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Old July 9, 2012   #22
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Thanks Filmnet. They've got that at Lowes. I guess that's not for side dressing though, just at planting.
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Old July 9, 2012   #23
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I got a bag free from Epsoma 4lb its the best around you could use it for side dressing but its expensive make sure if the plus one. They sent me bags also of Garden -tone and Plant-Tone which now has Bio-Tone Microbes in the bags here is 1 20lb bag they sent, this is a new package its not even on their website yet, this label in corner is new.
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Old July 9, 2012   #24
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Lucky you with the freebies!! I think they just got the new bags of Garden-Tone at Lowes too because they had both on the shelves and it confused me (I'm sorta slow...) hehe!
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Old July 9, 2012   #25
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Quote:
So, if you had to pick a single product to impart these fungi, which one would it be?
Since we are talking Fungi it would be MycoGrow Soluable. Ami
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Old July 9, 2012   #26
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Danke Ami! Will look for it directly. Best, Royce
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Old July 9, 2012   #27
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I won a box last spring because i put my garden phots on there face book page, tee shirt and 4 bags Bio Tone, potting soil and the fish fertilizer, this spring we found the wheelbarrow from 1930s in our cellar. I took shot with there bags in it around our house and neighbors house,4- 20lg bags of Plant-Tone, Garden -Tone, Holly-Tone, potting soil and 2 spray bottles. i did post shots here of these.
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Old July 9, 2012   #28
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Nice gifties for a stunning pic!
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Old September 8, 2012   #29
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I know this is a slightly older thread, but had some thoughts.

While growing your own mycorrhizal fungi spores seems a bit too involved, growing pure-ish cultures of useful bacteria like Bacillus subtilis or Streptomyces lydicus should be pretty easy.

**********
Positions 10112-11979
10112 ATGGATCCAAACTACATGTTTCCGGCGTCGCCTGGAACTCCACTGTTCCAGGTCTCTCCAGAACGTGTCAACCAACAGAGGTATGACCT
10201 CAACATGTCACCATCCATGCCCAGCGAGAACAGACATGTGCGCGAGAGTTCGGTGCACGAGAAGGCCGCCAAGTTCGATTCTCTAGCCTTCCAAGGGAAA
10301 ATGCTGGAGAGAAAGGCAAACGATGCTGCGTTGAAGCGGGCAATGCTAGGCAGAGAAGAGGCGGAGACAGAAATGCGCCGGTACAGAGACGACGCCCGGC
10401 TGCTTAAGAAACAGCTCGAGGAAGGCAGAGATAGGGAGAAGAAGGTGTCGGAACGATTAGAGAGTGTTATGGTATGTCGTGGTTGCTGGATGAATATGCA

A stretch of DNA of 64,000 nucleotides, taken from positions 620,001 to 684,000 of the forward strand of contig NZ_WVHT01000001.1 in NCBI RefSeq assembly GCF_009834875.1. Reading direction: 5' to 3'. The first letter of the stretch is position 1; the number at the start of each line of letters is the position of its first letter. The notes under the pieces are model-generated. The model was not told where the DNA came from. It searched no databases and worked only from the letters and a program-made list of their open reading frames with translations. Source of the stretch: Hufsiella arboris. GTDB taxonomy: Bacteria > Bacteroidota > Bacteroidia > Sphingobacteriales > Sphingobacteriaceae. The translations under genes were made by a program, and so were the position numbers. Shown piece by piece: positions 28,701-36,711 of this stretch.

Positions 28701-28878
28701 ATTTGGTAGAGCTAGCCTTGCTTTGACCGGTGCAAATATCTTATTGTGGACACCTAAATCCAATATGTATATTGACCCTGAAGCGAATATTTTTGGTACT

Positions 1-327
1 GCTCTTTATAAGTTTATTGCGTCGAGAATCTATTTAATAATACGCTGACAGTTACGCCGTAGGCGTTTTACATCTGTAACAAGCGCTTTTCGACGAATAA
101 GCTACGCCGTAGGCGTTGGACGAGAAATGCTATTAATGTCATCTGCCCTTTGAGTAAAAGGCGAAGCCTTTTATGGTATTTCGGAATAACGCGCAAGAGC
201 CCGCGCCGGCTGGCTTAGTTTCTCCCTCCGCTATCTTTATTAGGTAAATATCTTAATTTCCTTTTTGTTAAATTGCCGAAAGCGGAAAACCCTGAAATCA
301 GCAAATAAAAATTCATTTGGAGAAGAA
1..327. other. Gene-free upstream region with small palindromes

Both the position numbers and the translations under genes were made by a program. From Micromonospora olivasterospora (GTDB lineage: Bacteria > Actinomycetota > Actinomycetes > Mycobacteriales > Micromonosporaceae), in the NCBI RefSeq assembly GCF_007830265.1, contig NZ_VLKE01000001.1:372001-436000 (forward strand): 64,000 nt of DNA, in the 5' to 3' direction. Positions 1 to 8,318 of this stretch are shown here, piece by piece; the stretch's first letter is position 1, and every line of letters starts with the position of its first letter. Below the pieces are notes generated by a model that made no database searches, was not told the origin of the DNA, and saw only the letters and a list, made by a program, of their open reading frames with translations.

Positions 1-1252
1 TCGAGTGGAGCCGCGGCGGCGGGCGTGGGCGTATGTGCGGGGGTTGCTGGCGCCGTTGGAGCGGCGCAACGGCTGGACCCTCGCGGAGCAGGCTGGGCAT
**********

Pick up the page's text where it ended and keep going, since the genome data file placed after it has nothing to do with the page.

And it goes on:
You'd basically use the same 5 gallon bucket setup people use for compost tea, but without the compost. Instead you fill the bucket with a nutrient solution and inoculate it with the product.

The nutrient solution should be very, very dilute, and might vary depending on what you're culturing. Fish emulsion and seaweed should work as an all purpose nutrient source though. You could add small amounts of powdered chitin (crabshells) or beta-glucan (mushrooms, oats) to promote the production of antifungal compounds, like chitinases and beta-glucanases.

You'd have to inoculate with the commercial product each time.. I don't think you could successfully keep a small amount of the culture to inoculate the next one. The purity would be too low, and eventually you'd be culturing who knows what.

Could this be illegal? This would just be for personal use of course.
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Old September 8, 2012   #30
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It's an interesting idea and would make a good experiment for someone with a powerful microscope.

Compost would already have an active population of bacteria and fungi, but commercial inoculants are sold as dormant spores in a carrier containing a food source and other compounds to encourage germination.
The question is: How long can you keep the bacterial populations alive and growing in a water/nutrient mix? Or is that not the best way to culture them? Bacillus subtilis and Streptomyces lydicus are also two vary different types of bacteria with vary different methods of colonization and reproduction, but both need a stable substrate to grow on, so I think you are right about not successfully keeping a small amount of the culture going for long in just a water/nutrient mix.